1. Collective Bulk Purchasing
Obtaining discount bulk prices isn’t easy for small farms—unless you band together. At one Guild they taped up pieces of butcher paper for each month and asked folks to write down what they’d likely purchase, how much and from what source. Whether it’s chicken feed, drip tape or compost, you’ll soon see the overlaps and the opportunities to all save money.
2. Inter-Generational Outreach
Most Guilds lean toward the youthful side, but a few have reached out to their agrarian elders to bridge the divide. Compile a list of all the experienced farmers and ranchers in your region and personally invite them to attend a special Guild gathering to pass down their wisdom, share stories and be honored. Reserve the head of each table for those farming the longest.
3. Show Your Pride
Last summer, the Sonoma Valley Farmers Guild went home with the 1st place trophy at the annual 4th of July parade. Each farm helped decorate a tractor-drawn float and passed out vegetables and seed packets to the crowds. For a region dominated by vineyards, this band of proud farmers showed their neighbors that more than wine is growing in their community.
4. Cross-Industry Mixers
Because farming is an increasingly multi-faceted profession, why not use your Guild to build bridges? This month, the Sebastopol Guild teams up with another guild-like group of web-developers. Farmers will learn how to build websites for their farms, market their products online, and discuss how internet technology can more generally help build the localized food system we family farmers need. Consider other advantageous groups: mechanics, marketers, etc.
5. Build a Brand, Self-Regulate
After members of one Guild noticed how their local markets were getting crowded with far-flung vendors claiming to grow “local”, they explored how their Guild could bring awareness. Their idea: create a series of signs including their own farm’s biography, their Guild’s logo, and the distance they drove to market. Such campaigns are far more effective when done in collaboration.
6. Negotiate Discounts
Your Guild already has tons of supporters. Find out if local businesses will publicly show that support through their actions. One Guild negotiated a discount at a local farm supply store, while on the statewide level, CCOF now offers certification fee-waivers to any guild member anywhere. Show them how their support will instill loyalty and how you’ll publicly acknowledge that support.
7. Speak Out On Important Issues
Just over a year ago, we sent in one enormous, jam-packed envelope to the FDA containing dozens of letters written by farmers from various Guilds insisting that their newly proposed food safety rules considered the needs of small, diversified farms like ours. And they listened. Because of those letter-writing parties, many of those recommendations helped shape policy that will affect farmers in years to come. Use your Guild to stay informed and rally the troops.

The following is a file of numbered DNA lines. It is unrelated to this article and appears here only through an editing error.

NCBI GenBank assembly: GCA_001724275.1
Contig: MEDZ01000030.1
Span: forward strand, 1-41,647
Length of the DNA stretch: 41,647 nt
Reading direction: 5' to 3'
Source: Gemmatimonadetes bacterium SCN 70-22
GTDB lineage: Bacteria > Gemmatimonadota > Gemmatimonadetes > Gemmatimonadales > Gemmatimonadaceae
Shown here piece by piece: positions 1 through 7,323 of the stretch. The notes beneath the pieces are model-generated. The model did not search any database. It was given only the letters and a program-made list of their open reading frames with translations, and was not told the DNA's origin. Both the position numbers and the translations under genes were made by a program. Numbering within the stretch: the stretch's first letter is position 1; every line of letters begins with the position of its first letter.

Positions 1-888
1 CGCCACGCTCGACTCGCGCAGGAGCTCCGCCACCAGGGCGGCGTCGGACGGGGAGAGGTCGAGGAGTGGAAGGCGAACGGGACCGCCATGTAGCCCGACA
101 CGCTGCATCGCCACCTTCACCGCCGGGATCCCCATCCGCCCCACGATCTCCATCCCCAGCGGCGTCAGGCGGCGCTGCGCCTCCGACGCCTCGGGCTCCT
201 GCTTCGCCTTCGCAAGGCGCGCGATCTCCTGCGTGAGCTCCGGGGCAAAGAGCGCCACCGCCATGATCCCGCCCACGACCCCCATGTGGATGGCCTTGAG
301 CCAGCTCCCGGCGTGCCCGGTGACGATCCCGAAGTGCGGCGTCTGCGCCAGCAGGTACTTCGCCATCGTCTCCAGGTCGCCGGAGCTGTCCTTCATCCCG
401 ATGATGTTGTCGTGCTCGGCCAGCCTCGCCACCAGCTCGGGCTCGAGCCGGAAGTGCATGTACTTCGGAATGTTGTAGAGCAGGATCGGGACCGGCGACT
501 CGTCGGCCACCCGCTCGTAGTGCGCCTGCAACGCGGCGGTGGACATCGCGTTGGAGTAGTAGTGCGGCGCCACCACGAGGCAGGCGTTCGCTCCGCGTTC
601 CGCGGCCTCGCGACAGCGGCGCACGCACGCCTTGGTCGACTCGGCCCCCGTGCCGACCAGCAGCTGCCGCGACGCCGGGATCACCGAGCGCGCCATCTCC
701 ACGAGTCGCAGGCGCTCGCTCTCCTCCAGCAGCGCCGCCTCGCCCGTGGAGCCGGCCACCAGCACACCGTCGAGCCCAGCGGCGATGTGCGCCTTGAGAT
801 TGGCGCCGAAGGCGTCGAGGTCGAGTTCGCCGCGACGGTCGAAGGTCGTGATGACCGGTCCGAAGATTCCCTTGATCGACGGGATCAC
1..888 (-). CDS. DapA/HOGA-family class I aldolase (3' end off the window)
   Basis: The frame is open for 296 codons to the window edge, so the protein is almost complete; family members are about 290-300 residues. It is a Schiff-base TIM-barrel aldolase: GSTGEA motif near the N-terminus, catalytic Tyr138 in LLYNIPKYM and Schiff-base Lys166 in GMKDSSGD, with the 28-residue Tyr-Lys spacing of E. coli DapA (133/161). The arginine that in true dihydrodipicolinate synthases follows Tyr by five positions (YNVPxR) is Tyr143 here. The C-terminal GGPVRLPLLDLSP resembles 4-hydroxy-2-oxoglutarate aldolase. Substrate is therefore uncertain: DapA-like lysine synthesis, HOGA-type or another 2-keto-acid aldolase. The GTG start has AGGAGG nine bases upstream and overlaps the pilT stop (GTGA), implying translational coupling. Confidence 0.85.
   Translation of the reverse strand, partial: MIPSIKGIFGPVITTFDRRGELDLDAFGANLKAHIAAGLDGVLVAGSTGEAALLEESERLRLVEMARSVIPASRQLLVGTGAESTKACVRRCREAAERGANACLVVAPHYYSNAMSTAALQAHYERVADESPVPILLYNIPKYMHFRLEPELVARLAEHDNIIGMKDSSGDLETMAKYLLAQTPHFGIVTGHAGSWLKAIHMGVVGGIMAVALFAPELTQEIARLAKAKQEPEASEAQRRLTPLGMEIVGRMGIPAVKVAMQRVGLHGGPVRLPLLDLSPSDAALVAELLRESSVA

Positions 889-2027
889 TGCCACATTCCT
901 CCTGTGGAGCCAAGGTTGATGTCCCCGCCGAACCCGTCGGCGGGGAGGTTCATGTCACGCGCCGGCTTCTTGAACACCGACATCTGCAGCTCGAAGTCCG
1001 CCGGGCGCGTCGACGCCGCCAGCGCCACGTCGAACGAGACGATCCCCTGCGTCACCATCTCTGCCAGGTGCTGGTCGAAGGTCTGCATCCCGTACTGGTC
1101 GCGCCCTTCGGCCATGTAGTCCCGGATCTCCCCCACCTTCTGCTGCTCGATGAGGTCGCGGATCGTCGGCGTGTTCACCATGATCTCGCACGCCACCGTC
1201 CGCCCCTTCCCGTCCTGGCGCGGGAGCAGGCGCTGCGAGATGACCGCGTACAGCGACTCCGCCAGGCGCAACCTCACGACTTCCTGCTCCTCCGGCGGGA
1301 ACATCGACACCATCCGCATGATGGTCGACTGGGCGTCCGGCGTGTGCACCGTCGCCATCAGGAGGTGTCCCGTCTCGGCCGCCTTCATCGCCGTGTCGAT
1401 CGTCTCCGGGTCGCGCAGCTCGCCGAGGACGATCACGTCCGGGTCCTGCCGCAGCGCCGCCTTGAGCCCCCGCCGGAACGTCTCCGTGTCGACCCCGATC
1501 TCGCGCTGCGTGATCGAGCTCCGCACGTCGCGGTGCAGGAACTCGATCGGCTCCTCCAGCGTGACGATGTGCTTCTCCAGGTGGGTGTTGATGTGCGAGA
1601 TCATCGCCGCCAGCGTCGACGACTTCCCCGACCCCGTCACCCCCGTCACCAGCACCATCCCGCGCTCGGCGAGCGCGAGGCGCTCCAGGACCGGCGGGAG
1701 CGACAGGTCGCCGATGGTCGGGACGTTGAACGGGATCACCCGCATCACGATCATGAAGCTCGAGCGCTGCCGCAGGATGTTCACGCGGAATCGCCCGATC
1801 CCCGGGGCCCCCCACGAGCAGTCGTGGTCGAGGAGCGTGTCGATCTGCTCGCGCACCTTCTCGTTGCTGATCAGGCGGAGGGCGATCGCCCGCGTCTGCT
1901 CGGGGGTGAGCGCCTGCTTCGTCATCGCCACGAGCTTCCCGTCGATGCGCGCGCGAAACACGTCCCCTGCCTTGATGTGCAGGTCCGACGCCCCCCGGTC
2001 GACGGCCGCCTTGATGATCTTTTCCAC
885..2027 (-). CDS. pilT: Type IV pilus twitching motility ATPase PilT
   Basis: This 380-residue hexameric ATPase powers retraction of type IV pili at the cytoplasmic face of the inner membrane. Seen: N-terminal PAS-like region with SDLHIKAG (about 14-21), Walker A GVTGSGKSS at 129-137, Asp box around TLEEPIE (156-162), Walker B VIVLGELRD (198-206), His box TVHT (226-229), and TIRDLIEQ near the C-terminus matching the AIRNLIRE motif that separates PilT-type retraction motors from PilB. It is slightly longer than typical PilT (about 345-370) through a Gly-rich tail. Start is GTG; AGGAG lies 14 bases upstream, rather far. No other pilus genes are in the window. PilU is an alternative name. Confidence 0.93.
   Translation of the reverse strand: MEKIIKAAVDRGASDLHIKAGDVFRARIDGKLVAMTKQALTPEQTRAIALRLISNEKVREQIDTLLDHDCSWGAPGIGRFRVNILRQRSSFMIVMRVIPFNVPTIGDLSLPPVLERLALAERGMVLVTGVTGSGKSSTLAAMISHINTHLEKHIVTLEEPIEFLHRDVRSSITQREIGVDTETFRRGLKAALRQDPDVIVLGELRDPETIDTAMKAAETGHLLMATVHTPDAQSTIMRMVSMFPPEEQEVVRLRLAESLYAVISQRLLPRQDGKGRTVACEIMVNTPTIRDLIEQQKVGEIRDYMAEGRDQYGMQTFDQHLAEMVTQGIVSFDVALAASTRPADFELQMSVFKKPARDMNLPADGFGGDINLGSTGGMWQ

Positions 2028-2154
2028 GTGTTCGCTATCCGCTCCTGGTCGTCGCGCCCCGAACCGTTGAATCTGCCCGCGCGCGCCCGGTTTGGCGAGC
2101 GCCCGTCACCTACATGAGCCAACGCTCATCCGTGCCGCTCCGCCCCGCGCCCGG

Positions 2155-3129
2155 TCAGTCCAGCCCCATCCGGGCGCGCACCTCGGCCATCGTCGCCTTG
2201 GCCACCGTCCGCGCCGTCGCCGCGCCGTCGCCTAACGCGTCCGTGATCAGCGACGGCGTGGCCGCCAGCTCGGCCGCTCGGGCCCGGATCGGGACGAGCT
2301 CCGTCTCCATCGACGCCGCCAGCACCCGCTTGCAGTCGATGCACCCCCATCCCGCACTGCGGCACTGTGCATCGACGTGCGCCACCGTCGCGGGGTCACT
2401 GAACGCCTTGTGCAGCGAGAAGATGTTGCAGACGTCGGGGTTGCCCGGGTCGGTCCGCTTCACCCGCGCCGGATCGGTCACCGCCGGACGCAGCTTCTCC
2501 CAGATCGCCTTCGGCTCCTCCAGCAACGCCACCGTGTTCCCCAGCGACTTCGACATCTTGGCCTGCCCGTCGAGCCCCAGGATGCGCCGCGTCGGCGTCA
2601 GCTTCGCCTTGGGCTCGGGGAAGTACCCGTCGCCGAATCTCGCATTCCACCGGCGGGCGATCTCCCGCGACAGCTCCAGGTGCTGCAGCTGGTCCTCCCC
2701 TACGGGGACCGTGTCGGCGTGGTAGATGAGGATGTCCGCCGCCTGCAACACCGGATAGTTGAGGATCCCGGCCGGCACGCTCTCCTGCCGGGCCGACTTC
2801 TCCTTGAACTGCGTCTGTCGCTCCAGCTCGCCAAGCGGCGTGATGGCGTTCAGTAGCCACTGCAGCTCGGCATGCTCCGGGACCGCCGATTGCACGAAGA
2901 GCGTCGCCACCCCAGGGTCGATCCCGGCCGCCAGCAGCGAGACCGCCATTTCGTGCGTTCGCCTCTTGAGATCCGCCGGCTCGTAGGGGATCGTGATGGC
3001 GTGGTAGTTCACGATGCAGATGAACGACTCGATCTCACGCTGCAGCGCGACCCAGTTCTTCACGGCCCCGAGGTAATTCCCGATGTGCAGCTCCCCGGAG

8. Collaborative Apprenticeships
For many farms, interns are key to their philosophy and a necessary first-step for many new, aspiring famers. But regulation and reliability are constant challenges. A few Guilds are now exploring ways to collaborate with local educational programs to coordinate apprenticeships available to multiple farms, keeping it legal as well as more effective for both the farmers and the apprentices.
9. Invite the Market
Like we do at the annual Farmers Guild-Raising, consider hosting a local “speed-dating” event in which you invite food buyers to casually meet their local farming community: grocers, restaurateurs, food co-ops, caterers, school cafeterias, and newer buyers such as Good Eggs. For the more established farmers, this provides an opportunity to find new contracts; for the newer famers, it provides a chance to better understand the landscape and prepare accordingly.
10. Peer-To-Peer Farm Visits
Much can be done around the potluck table, but sometimes you just gotta see it in person. Several Guilds arrange occasional meet-ups at each other’s farms. Allow the host to share specific accomplishments as well as their current challenges and then give the group the chance to collectively explore or offer solutions.
11. Scholarship Fundraiser
With the help of members of various Guilds, last year we raised and distributed thousands of dollars in educational scholarships to new farmers. With your help, we can keep that fund going. Consider co-hosting a fundraiser in your own region. We can help and all proceeds will go directly to the next round of scholarships as determined by representatives from each Guild.
12. Don’t Be Afraid to Ask (Or Have Fun)
For nearly a year, the Yolo Farmers Guild has hosted a guest chef as part of their regular monthly gatherings, most from local restaurants and catering companies. Prior to the meet-up, farmers provide the chef their produce and products and the chef cooks up a main-course (sometimes more) to enhance the potluck. All of this is on a volunteer basis. Why? Because people love farmers and they want to contribute to what you’re doing. Don’t forget that. Just remember to say thank you.